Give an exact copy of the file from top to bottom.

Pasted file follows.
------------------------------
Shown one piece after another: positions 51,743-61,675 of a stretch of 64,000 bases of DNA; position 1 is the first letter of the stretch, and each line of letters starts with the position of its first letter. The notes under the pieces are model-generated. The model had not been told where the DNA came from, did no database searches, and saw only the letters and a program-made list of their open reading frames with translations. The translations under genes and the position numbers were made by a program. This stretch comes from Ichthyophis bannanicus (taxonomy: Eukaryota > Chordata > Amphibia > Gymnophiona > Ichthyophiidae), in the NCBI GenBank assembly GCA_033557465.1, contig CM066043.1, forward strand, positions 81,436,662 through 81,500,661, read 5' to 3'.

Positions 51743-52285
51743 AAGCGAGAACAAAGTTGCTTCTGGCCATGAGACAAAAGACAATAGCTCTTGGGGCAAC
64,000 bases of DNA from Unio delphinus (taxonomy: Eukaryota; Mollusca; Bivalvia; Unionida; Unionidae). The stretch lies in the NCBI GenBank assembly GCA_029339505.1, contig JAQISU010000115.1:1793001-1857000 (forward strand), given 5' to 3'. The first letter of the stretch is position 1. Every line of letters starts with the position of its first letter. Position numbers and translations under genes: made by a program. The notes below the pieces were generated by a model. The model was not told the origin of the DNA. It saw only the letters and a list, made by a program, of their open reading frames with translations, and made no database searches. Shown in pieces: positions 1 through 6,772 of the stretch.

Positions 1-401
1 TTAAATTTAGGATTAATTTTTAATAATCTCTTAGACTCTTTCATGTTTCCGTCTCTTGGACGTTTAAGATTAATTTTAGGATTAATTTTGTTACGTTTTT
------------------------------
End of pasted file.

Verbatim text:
Shown one piece after another: positions 51,743-61,675 of a stretch of 64,000 bases of DNA; position 1 is the first letter of the stretch, and each line of letters starts with the position of its first letter. The notes under the pieces are model-generated. The model had not been told where the DNA came from, did no database searches, and saw only the letters and a program-made list of their open reading frames with translations. The translations under genes and the position numbers were made by a program. This stretch comes from Ichthyophis bannanicus (taxonomy: Eukaryota > Chordata > Amphibia > Gymnophiona > Ichthyophiidae), in the NCBI GenBank assembly GCA_033557465.1, contig CM066043.1, forward strand, positions 81,436,662 through 81,500,661, read 5' to 3'.

Positions 51743-52285
51743 AAGCGAGAACAAAGTTGCTTCTGGCCATGAGACAAAAGACAATAGCTCTTGGGGCAAC
64,000 bases of DNA from Unio delphinus (taxonomy: Eukaryota; Mollusca; Bivalvia; Unionida; Unionidae). The stretch lies in the NCBI GenBank assembly GCA_029339505.1, contig JAQISU010000115.1:1793001-1857000 (forward strand), given 5' to 3'. The first letter of the stretch is position 1. Every line of letters starts with the position of its first letter. Position numbers and translations under genes: made by a program. The notes below the pieces were generated by a model. The model was not told the origin of the DNA. It saw only the letters and a list, made by a program, of their open reading frames with translations, and made no database searches. Shown in pieces: positions 1 through 6,772 of the stretch.

Positions 1-401
1 TTAAATTTAGGATTAATTTTTAATAATCTCTTAGACTCTTTCATGTTTCCGTCTCTTGGACGTTTAAGATTAATTTTAGGATTAATTTTGTTACGTTTTT